Apachean (Southern Athapaskan)Southwest ApacheanJicarilla Apache

Tradition Name: Jicarilla Apache

First posted by C. Dean Wilson 2013

The production of historic micaceous ceramics in northern and northeastern New Mexico has ascribed to both Puebloan and Apache groups (Woosly and Olinger 1990). Micaceous pottery found at sites in the Taos and Picuris area are often linked to Tiwa speaking Pueblo villages and possibly Hispanic villages while that noted in sites in the Sangre de Cristo Mountains and drainages along the western plains are linked to Athapaskan groups particularly the Jicarilla Apache. While some studies have used various characterization techniques to distinguish sources reflecting production by different ethnic groups (Eiselt and Darling 2012), other studies have noted the difficulties in distinguishing late micaceous pottery produced by different ethnic sources (Woosley and Olinger 1990).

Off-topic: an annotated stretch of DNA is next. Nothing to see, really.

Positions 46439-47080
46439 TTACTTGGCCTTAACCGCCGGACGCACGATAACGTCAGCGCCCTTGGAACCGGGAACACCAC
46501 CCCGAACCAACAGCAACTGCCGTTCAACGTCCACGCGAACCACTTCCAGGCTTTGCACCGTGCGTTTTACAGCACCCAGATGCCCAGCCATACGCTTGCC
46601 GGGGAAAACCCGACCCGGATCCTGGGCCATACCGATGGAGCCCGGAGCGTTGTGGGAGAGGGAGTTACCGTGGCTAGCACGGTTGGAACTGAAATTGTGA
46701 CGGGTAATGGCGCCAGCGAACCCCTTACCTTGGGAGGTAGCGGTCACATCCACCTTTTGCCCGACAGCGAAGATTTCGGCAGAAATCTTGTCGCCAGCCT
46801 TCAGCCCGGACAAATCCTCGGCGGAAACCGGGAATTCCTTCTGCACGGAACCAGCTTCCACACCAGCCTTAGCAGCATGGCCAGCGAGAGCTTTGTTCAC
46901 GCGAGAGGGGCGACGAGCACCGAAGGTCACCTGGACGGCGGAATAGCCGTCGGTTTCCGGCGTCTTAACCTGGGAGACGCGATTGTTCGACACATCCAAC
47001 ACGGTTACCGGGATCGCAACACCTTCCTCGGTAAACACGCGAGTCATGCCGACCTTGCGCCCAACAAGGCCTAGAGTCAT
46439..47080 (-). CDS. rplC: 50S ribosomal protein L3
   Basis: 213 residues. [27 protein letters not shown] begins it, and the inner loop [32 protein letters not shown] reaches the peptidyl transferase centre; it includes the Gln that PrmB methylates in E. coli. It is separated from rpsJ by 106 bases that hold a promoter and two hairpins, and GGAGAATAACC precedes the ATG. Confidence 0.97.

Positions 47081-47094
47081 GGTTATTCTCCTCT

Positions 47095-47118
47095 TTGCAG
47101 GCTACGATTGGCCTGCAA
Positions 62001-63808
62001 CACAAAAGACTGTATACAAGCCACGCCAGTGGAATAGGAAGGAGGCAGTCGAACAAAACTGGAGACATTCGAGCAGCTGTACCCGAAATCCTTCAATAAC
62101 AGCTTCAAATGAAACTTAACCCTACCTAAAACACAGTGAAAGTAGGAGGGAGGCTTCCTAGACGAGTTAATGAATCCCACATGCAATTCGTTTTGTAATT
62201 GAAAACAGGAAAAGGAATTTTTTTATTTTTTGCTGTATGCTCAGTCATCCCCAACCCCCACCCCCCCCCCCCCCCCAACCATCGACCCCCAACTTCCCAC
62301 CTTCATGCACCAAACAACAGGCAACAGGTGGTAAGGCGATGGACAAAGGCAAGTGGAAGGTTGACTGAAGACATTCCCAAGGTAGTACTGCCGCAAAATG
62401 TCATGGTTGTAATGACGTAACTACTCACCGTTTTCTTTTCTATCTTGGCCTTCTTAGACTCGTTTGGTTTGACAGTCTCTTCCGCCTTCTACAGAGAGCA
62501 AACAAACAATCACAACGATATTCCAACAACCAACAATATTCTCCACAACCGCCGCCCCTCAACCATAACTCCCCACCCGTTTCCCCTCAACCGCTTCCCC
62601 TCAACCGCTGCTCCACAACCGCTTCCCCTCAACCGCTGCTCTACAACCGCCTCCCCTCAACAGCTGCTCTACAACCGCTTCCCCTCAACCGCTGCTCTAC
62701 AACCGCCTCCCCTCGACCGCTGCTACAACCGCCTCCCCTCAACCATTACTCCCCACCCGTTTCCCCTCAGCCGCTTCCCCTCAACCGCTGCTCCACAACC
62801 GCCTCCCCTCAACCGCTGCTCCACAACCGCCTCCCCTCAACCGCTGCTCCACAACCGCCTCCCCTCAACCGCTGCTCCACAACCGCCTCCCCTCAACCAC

My own approach has often involved the utilization of descriptive categories that do not imply any particular ethnic association. Still, differences have been postulated for the micaceous pottery that appears to have been produced, utilized, and widely traded by Jicarilla potters. The identification and documentation of such pottery may provide important clues relating to the nature and change in pottery technologies of Jicarilla Apaches who, during various periods, produced and traded pottery in areas of the Canadian drainages of the Eastern Plains, the Sangre de Cristos, the Rio Grande drainage and drainages to the east along the Rio Oso, as well as on their current reservations along the drainages and plateaus of the Upper San Juan North Central New Mexico.

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